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Re: [patch] Fix for PR gdb/10757

On Sunday 18 October 2009 00:25:56, Paul Pluzhnikov wrote:
> 2009-10-17  Paul Pluzhnikov  <>
>        PR gdb/10757
>        * linux-thread-db.c (attach_thread): Return success/failure
>        indicator.
>        (thread_db_find_new_threads_silently): Retry until no new threads.
>        (struct callback_data): New.
>        (find_new_threads_callback): Count new threads, stop iteration
>        on error.
>        (find_new_threads_once): New function.
>        (thread_db_find_new_threads_2): Rename from
>        thread_db_find_new_threads_1 and adjust.
>        (thread_db_find_new_threads_1): New function.

Thanks.  This is quite unfortunate, but we get to live with it...

FTR, I've took a peek at nptl/nptl_db, to try to understand
a bit better why this happens (please do correct me if I'm

 - First, it is worth remind us while nptl takes locks and barriers
   to protect its internal structures, thread_db/ntpl_db doesn't,
   since it runs in gdb's context.

 - nptl adds new threads to one of the __stack_user or stack_used
   lists.  New nodes are added to the _head_ of the lists.

 - nptl_db/td_ta_thr_iter.c:td_ta_thr_iter iterates over
   these thread lists from head to tail.

From these last two points alone, one can infer that an iteration
over the thread list can miss new threads if they're added just while
the list is being iterated.

Another way to tackle this, would be iterate over 
/proc/pid/task/ and attach to all lwps that way, instead of
relying on thread_db to do the initial iteration over all
threads.  We'd still iterate using the thread_db interface
once afterwards, so to learn the matching pthread
ids of the lwps.

With /proc/pid/task, you'd still need to keep iterating until
no new thread comes out, but, I think we could make the
number of loops unbounded much safely, since we wouldn't be
at risk of reading stale inferior data.  Assuming no kernel
bugs, that is.  Note that this is something that would be
a useful addition to gdb anyway, so that we could be able to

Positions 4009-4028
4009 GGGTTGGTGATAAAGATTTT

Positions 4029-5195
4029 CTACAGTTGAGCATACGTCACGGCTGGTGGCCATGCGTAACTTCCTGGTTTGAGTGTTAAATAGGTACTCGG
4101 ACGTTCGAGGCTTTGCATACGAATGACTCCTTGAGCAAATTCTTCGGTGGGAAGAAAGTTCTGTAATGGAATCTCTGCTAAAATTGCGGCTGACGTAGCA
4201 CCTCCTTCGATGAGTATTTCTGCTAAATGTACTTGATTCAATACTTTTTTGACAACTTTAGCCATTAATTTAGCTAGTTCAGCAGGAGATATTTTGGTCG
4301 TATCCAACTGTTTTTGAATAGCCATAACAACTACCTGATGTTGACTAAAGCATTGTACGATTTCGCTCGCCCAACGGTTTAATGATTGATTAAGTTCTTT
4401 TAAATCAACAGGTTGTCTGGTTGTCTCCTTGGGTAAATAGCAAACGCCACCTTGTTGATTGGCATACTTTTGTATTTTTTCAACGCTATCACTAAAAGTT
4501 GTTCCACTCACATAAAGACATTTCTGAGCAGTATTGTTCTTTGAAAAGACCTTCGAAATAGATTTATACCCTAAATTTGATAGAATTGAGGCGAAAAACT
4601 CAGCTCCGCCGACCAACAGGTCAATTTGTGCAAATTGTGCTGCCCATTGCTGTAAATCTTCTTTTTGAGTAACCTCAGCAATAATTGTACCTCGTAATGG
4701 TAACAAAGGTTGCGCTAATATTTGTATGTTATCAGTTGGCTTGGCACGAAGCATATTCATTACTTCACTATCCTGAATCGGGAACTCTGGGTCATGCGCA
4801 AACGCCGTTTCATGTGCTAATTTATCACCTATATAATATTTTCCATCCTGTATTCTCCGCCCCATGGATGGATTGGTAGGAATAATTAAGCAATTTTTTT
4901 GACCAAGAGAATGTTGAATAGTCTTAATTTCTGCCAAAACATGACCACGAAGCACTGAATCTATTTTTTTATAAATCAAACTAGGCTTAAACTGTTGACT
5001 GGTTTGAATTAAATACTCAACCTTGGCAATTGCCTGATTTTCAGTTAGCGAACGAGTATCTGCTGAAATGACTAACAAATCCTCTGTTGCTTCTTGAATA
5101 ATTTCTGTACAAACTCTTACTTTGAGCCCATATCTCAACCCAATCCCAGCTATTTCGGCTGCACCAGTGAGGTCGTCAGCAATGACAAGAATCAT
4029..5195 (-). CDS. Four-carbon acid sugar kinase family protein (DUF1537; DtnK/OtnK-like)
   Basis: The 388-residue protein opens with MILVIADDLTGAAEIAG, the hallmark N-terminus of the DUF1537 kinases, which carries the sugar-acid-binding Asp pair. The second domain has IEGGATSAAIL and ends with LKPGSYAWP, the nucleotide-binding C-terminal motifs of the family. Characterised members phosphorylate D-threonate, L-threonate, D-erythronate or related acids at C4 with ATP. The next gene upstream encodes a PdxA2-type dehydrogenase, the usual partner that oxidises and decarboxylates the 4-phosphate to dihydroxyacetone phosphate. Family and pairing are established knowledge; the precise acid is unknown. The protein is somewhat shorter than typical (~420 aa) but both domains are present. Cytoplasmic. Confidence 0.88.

attach to multi-threaded apps that use raw clone instead of

> +      else
> +       /* Problem attaching this thread; perhaps it exited before we
> +          could attach it?
> +          This could mean that the thread list inside glibc itself is in
> +          inconsistent state, and libthread_db could go on looping forever
> +          (observed with glibc-2.3.6).  To prevent that, terminate
> +          iteration: thread_db_find_new_threads_2 will retry.  */
> +       return 1;

Probably related to the fact that gdb can be iterating over
the threads lists, exactly while libc is concurrently removing
a thread from the same lists.  nptl_db could be iterating over
stale inferior pointers.

>  /* Search for new threads, accessing memory through stopped thread
> -   PTID.  */
> +   PTID.  If NUM_LOOPS is non-zero, repeat searching until NUM_LOOP
> +   searches in a row do not discover any new threads.  */
>  static void
> -thread_db_find_new_threads_1 (ptid_t ptid)
> +thread_db_find_new_threads_2 (ptid_t ptid, int num_loop)
>  {
> +
> +  if (num_loop != 0)
> +    {
> +      /* Require NUM_LOOP successive iterations which do not find any new threads.  */

This line too long.

> +      for (i = 0, loop = 0; loop < 4; ++i, ++loop)

Err, s/4/num_loop/ ?  A comment explain _why_ we need this is missing
as well.  The patch looks OK otherwise.

Actually, I'd rename the `num_loop' parameter into
say, `until_no_new', and do this instead:

  if (until_no_new)
      /* Require a few successive iterations which do not find any new threads.  */
      for (i = 0, loop = 0; loop < 4; ++i, ++loop)

That would be one way of localizing a bit the detail (and any comments)
of how many iterations you've happened to decide were sufficient in
practice, in one place, as opposed to spread around, like in:

> @@ -597,7 +598,7 @@ thread_db_find_new_threads_silently (pti
>      {
> -      thread_db_find_new_threads_1 (ptid);
> +      thread_db_find_new_threads_2 (ptid, 4);
>      }

... or any other call sites we may add in the future.

Pedro Alves

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